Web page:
Fundamentals about natural gas and LNG (Part 2)

LNG Tanker

By Abboud Zahr

Given this high cost in building LNG plants, several International Oil Companies (IOC) are thinking of abandoning traditional onshore LNG export plants to embrace so-called floating liquefaction (FLNG). This involves building a liquefaction vessel, anchoring it to a position offshore, where the LNG will be produced.

This way, an LNG producer may bypass the challenges posed by a country’s tight or expensive labor market, as well as burdensome onshore regulations. Presently several such vessels are under construction, hence the economic feasibility of large scale floating systems raises several doubts.

The high cost of LNG requires potential sellers to secure long-term contracts with buyers, called off-take agreements, covering a significant part (usually more than 70 percent) of the planned capacity before starting actual construction of an LNG plant. Usually, off-take agreements are a fundamental prerequisite to obtain the necessary financing for the plant construction.

Since 1960s, the LNG business has been dominated by a model whereby the plant owners are integrated oil companies that also produce natural gas. Consequently, they sell both the commodity and the services needed to transform it into a liquid. Since then, the price of liquefaction services has varied from place to place, while the price of natural gas has been indexed to that of oil in most LNG contracts.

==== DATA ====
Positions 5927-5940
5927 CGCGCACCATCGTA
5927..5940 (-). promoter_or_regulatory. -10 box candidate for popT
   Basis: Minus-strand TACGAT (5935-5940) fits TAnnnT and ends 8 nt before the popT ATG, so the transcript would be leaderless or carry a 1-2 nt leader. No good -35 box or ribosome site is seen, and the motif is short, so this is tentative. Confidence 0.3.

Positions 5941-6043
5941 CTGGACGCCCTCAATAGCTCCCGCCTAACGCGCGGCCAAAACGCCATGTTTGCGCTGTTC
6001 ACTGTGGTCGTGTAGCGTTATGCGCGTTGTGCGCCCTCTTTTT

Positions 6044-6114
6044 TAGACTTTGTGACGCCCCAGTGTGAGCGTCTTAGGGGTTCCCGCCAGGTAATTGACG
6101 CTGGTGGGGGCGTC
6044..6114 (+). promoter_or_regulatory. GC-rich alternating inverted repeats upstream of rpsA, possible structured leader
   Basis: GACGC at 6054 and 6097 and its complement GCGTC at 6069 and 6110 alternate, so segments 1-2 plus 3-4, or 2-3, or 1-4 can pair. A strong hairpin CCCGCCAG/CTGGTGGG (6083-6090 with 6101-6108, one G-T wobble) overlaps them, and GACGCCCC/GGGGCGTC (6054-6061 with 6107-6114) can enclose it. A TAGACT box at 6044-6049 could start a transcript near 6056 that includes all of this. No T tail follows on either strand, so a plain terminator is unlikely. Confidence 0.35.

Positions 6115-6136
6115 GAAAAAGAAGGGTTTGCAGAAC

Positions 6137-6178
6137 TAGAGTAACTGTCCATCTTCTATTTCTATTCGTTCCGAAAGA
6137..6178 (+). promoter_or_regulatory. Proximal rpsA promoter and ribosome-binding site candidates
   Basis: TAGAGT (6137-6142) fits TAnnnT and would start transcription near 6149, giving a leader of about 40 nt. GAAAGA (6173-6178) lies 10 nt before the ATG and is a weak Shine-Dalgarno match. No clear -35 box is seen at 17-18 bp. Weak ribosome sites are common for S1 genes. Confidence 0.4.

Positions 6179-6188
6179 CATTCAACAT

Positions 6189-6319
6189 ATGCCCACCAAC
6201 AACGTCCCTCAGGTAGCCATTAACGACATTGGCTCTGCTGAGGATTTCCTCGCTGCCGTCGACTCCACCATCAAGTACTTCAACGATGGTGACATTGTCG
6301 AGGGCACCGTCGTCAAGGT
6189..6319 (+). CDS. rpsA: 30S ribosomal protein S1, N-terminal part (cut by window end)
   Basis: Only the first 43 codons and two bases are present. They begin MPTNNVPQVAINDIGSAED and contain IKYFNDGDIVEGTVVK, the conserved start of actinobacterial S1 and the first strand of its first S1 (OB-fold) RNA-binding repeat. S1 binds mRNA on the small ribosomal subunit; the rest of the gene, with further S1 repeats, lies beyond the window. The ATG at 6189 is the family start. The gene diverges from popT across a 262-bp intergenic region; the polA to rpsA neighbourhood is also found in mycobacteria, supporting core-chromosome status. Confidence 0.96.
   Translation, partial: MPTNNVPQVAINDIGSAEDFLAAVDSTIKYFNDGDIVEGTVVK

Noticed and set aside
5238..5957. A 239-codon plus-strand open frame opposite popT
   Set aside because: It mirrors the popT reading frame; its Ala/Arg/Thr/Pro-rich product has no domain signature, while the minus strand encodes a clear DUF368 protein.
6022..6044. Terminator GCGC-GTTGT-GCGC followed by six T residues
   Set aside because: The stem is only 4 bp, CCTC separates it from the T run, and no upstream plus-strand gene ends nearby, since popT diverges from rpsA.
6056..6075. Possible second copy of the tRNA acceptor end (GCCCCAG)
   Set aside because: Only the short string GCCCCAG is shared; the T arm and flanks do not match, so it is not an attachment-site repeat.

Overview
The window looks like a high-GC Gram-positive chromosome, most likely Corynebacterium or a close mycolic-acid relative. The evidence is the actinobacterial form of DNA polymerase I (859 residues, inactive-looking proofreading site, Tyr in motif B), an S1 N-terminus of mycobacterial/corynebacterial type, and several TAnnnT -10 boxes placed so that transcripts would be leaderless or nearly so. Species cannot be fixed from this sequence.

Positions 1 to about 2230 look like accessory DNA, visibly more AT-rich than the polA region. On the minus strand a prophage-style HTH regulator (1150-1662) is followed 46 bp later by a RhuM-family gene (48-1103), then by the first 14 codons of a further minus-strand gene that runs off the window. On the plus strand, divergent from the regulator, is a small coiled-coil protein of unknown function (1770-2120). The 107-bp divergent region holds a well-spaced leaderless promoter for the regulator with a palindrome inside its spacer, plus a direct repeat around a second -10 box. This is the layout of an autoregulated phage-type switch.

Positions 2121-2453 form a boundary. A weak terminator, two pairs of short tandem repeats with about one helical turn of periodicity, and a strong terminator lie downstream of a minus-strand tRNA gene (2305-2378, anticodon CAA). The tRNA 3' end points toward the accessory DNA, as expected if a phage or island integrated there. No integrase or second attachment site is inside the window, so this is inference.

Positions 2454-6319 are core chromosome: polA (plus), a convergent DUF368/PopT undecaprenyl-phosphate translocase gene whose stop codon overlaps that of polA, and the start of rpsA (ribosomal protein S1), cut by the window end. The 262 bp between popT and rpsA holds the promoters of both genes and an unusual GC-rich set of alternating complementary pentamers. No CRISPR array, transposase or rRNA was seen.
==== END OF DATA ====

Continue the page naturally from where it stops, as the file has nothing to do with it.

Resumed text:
Similar to what happens in selling gas by pipeline, LNG sellers require a “Take-or-Pay” (ToP) clause, which obliges buyers to pay for a minimum annual volume of gas even if they do not take it all. The contracts also contain a “destination clause”, which obliges buyers to use no less than 80-90 percent of the gas they purchase in a pre-defined market.

A completely different formula, however, is now emerging in the United States, based on “tolling fee” agreements, where the LNG plant owner is not an integrated company, but only sells capacity services.

Once liquefied, LNG is shipped to final markets in special, cooled vessels, which keep the gas liquid until final docking. It is finally returned to a gaseous state by heating it at a regasification terminal. Then it is sent to gas pipelines, which transport it to the final consumers.

As a rule of thumb, the production and logistics costs of the LNG chain (liquefaction, transport, and regasification) are at least twice as much as the costs of transporting natural gas via pipeline, for the same volumes of gas produced and transported.

Nowadays, Japan and South-Korea are the world’s biggest LNG consumers and Qatar largest producer and exporter of LNG.